Alva's Growth Factors were created to provide an additional layer of insights from our personality test. The purpose was to give the test taker more material for self-awareness and self-development. But what research is this section actually based on? How do Drivers and Culture Preferences relate to personality?

The basic premise behind the Growth Factors is that a five-factor personality test result is very rich. As you already know, personality is related to job performance, but it's also related to a number of other phenomena. Personality impacts our motivations and the environments in which we tend to thrive. These are the findings that we have leveraged to create our Growth Factors.

Personality and motivation: The background to Drivers

The section called Drivers comes close to what is usually called motivation. In psychology, motivation is a very broad concept, usually defined as a force that increases our propensity to act in a certain direction (see e.g. HERE). Motivation at work is determined by a host of different factors, many of which are external to ourselves: Rules, policies, incentives, social pressure, leadership, etc. But it's also well-established that our long-term motivation is influenced by personality. This is not so strange when you think of it: For example, a person with high conscientiousness continuously shows a stronger motivation to perform well, and a person with low extraversion is more motivated to seek opportunities for solitary work.

In other words, Alva is not suggesting that motivation is completely determined by one's personality. We do claim, however, that personality is one important piece of the puzzle, and can help you gain better insight into why you prefer the tasks or roles you do.

For the construction of Drivers, we conducted a literature review of studies looking at the relationships between personality traits and work-related motivators. We particularly looked at the strengths of the validity coefficients, to know how strongly certain traits related to certain motivators. We then translated these findings to a mapping between our own personality traits and a number of different motivators, that we chose to call Drivers. Some of the key studies included in our review can be found HERE, HERE and HERE.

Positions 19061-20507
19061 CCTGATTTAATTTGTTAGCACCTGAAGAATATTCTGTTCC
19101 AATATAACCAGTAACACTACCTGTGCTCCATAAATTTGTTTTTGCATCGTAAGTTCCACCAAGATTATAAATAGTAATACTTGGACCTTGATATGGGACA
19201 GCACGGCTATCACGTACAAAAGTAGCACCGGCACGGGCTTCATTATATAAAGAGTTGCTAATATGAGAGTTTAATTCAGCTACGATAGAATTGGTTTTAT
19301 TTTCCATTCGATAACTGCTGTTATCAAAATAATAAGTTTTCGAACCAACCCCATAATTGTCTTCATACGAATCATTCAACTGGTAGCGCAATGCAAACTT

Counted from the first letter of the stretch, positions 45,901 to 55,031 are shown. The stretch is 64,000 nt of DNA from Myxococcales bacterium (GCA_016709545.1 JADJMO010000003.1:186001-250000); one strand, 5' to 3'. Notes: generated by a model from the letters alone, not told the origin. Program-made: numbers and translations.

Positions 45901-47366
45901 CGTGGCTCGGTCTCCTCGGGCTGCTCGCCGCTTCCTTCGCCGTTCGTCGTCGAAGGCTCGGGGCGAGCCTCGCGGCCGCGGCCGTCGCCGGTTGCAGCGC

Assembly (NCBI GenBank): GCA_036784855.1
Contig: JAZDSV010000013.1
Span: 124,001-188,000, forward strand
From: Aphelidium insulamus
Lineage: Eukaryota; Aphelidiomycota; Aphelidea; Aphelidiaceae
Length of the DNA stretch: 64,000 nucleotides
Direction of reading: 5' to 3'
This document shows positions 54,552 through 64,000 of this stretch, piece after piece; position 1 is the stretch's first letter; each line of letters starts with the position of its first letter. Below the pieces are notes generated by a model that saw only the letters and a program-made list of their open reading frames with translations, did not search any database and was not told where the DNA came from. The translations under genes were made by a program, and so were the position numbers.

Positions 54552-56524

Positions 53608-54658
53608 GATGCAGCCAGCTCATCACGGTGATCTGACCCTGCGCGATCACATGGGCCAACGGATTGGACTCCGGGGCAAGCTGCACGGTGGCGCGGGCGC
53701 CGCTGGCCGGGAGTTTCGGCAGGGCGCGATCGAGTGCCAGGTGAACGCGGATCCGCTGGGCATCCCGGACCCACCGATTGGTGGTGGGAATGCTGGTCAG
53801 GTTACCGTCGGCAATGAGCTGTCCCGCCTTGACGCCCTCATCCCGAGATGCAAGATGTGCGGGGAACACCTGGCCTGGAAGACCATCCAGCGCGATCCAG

Personality and Culture Preferences

It's well-known from the research tradition called Person-Environment Fit that different people tend to thrive in different environments. A key part of that environment is organizational culture. Again, there are multiple factors determining whether a certain individual will appreciate and develop well in a certain culture. Again, however, personality has turned out to be one of the important factors.

For the creation of Culture Preferences, we did another literature review. What's challenging about this line of literature is that it uses many different, but related, terms and concepts. Therefore, we started rather broadly, looking for studies that examined e.g. the relationship between personality traits and different work values or dimensions of organizational culture. The studies that were deemed relevant were kept in the review, and we compiled their key findings as well as the validity coefficients. Once the findings were assembled, we did a similar mapping to our personality test as described with Drivers above. You can find some of the key references HERE and HERE.

Personality and Potential Roles

Potential Roles is the section of the Growth Factors that is most closely related to Alva's assessment solution, since it's based on our test profiles. Specifically, the roles in this section all have a corresponding test profile in Alva's default test profile library. The roles that are listed for a specific candidate are simply the ones to which he or she has the highest role fit.

There is however one role category that does not have a corresponding test profile in Alva, and that is the category called process-oriented roles. This role is the only one that corresponds to low results on Conscientiousness. As you probably know, Conscientiousness has turned out to be positively correlated with performance in almost any job. However, there are advantages to all types of personality results. When it comes to low Conscientiousness, there are some studies indicating that this might be related to a better ability to handle ambiguity, processes without a clear target, and changing circumstances (see for instance HERE and HERE). These findings are however not pervasive enough to merit a full test profile. But for the Growth Factors section, whose purpose is to give additional insights for self-development, these findings have their place.

Want to learn more about how to use Growth Factors? Find more information HERE.

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